Done at the City of Washington, this Third day of October, in the year of our Lord one thousand eight hundred and sixty-three, and of the Independence of the United States the Eighty-eighth.

By the President: Abraham Lincoln

Certainly, this is worthy of remembering.

We are a Nation of immigrants.  But we have become a Nation so homogenized, that we forget the nuance that each culture brings to our society.  For instance, when the Irish say hello, they say “Dia duit,” which is ‘God be with you.’  (Isn’t that a great way to greet people?!)  And in response, one would say, “Dia is Mhuire duit,” or, ‘and God and Mary to you.’  When one says thank you, they say, “Go raibh maith agat,” which literally translates as, ‘may you have goodness.’  May you have goodness.  Or, for those speaking Spanish, saying goodbye – “Adios,” – a Dios – To God.  Imagine if we still talked like that to one another – to our neighbor, our friend, our enemy, or those locked away from us for our protection – if we still brought our customs to others?  And what of those who are bringing their own wishes for our goodness – to us?  Our Hispanic brother and sisters here at St. Henry?  Or Filipino? Or Nigerian? Or our new wonderful Syrian parishioners?  A Nation of brothers and sisters…

Our liturgical year is ending, and the dire readings call us to prepare for that end… that is the beginning.  The figs have blossomed and been picked.  All the dead – us – will be judged.  The End of Days… that is the beginning of eternity. Jesus said, “Heaven and earth will pass away, but my words will never pass away.”  Why?  Because He Is the Living Word… come down from heaven to lead us out of bondage.  We mustn’t forget this… on this day, certainly.   It is the time to reconcile our lives to Christ the King, the Day of Reckoning is upon us.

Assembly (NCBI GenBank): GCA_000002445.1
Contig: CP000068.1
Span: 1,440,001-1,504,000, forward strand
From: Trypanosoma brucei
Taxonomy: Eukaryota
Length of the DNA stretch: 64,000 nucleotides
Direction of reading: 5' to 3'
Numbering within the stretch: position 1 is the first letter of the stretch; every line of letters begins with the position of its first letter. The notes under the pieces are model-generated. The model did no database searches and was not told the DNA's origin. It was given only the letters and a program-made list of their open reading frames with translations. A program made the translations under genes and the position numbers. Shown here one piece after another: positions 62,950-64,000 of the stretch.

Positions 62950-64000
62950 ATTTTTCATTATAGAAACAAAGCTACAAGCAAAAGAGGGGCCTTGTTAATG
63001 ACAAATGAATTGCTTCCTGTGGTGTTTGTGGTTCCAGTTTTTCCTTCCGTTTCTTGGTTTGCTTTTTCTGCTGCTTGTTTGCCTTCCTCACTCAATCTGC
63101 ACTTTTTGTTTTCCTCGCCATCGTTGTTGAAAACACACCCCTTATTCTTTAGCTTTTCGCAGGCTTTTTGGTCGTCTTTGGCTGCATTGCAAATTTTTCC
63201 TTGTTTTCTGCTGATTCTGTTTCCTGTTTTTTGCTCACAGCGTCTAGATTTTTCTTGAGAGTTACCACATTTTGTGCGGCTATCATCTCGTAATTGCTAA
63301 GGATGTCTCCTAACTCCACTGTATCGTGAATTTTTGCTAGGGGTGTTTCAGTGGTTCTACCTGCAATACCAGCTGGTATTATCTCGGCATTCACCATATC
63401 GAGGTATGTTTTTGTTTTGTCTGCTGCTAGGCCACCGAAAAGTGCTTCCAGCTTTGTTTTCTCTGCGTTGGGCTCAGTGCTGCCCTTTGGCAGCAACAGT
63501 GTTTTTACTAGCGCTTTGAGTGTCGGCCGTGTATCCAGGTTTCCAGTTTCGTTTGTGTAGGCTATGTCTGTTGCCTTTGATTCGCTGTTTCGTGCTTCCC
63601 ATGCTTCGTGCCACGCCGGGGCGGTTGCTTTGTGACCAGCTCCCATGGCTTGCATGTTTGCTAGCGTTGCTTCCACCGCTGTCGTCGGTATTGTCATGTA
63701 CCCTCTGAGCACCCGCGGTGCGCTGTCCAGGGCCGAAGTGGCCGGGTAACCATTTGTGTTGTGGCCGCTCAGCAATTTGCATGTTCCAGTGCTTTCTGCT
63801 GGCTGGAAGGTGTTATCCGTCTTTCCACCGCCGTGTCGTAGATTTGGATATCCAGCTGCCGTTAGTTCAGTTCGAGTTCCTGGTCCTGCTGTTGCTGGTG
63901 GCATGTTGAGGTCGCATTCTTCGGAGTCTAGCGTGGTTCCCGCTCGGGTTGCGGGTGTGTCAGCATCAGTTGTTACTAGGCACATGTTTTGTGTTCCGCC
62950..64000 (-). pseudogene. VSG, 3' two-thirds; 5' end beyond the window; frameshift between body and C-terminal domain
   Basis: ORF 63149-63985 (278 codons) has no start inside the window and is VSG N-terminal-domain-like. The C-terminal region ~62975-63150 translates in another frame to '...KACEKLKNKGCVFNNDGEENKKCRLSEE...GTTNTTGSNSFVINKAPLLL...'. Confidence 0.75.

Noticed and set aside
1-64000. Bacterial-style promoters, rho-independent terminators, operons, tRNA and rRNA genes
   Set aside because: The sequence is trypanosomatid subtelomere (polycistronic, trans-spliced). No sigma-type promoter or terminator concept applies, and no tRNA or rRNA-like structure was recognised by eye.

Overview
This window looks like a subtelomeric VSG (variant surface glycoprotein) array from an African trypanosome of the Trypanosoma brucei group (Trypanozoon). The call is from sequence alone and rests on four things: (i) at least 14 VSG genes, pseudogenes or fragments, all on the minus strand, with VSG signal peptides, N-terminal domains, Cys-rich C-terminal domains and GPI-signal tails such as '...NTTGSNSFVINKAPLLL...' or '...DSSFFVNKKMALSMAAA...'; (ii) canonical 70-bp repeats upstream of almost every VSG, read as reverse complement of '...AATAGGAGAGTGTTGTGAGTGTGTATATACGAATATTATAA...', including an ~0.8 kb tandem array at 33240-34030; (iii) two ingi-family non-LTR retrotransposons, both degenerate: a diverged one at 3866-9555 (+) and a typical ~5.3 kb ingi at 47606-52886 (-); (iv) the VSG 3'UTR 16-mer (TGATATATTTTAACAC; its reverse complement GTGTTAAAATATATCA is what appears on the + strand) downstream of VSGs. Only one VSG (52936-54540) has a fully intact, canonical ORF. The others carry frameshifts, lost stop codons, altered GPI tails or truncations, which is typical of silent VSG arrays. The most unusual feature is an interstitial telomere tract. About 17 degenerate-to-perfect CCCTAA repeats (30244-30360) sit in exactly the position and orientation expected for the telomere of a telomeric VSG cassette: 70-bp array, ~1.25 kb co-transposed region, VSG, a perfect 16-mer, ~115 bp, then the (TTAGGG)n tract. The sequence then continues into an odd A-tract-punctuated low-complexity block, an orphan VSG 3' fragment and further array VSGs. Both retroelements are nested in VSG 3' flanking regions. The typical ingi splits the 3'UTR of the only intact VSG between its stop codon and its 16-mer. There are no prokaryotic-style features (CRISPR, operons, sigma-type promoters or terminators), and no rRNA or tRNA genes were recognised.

For us Christians, it is faith in Christ’s victory that offers solace and strength to suffering, persecuted people of every age and creed.  That solace and strength comes in the form of Jesus’ own dire warnings of the coming of the Son of Man.  Only after these terrifying cosmic upheavals will Christ’s mission of world redemption be near.  It is in that time, as the Lord explains to us, that we are to “stand erect, and raise our heads” and receive our redemption that is life eternal.  Give thanks, be faithful, love our neighbors, and help them draw closer to Christ the King.

At Advent’s start, we celebrate the coming of the Lord.  Most people recognize this as the coming of the Baby Jesus.  We also meditate on the Lord Jesus, present in the Sacrament of the Eucharist as the sacrifice is made present to us.  But we are also preparing for the coming of the Lord of End Times.  Past, present, and future.  In one season.

His will be done.

 

Papa

November 25, 2016, Friday, Thirty-fourth Week in Ordinary Time.

Revelation 20:1-4, 11 – 21:2.   The dead were judged according to their deeds.  I saw a new Jerusalem, coming down out of heaven from God.

Responsorial – Revelation 21:3b.  Here God lives among his people.

Luke 21:29-33.  When you see these things happening, know that the Kingdom of God is near.